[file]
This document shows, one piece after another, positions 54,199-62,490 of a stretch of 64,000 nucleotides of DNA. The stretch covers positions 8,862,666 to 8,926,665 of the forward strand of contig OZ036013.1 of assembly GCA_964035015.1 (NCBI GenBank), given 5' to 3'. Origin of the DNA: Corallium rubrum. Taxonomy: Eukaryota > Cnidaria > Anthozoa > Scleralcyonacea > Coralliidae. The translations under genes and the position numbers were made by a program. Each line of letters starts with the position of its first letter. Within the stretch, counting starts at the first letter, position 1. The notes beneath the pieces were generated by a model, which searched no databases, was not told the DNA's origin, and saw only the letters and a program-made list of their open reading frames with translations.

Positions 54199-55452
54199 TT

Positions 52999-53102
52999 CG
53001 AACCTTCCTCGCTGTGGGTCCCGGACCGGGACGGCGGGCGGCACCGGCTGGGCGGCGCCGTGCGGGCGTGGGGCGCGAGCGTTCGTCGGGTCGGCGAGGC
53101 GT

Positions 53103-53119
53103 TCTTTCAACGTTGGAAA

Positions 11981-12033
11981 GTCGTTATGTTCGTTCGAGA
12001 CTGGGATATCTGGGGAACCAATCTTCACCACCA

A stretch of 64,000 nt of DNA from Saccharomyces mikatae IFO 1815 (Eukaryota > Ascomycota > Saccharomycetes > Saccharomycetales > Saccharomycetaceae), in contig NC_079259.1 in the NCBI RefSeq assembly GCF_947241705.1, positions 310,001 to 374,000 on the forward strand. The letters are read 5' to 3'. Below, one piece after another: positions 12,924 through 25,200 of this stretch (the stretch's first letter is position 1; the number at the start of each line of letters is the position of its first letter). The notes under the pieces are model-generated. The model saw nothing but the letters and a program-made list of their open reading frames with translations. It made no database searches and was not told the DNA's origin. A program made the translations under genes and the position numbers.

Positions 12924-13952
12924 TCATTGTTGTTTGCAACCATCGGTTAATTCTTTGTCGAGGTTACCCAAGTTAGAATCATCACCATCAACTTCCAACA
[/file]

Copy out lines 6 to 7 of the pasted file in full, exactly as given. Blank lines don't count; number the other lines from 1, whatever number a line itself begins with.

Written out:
53001 AACCTTCCTCGCTGTGGGTCCCGGACCGGGACGGCGGGCGGCACCGGCTGGGCGGCGCCGTGCGGGCGTGGGGCGCGAGCGTTCGTCGGGTCGGCGAGGC
53101 GT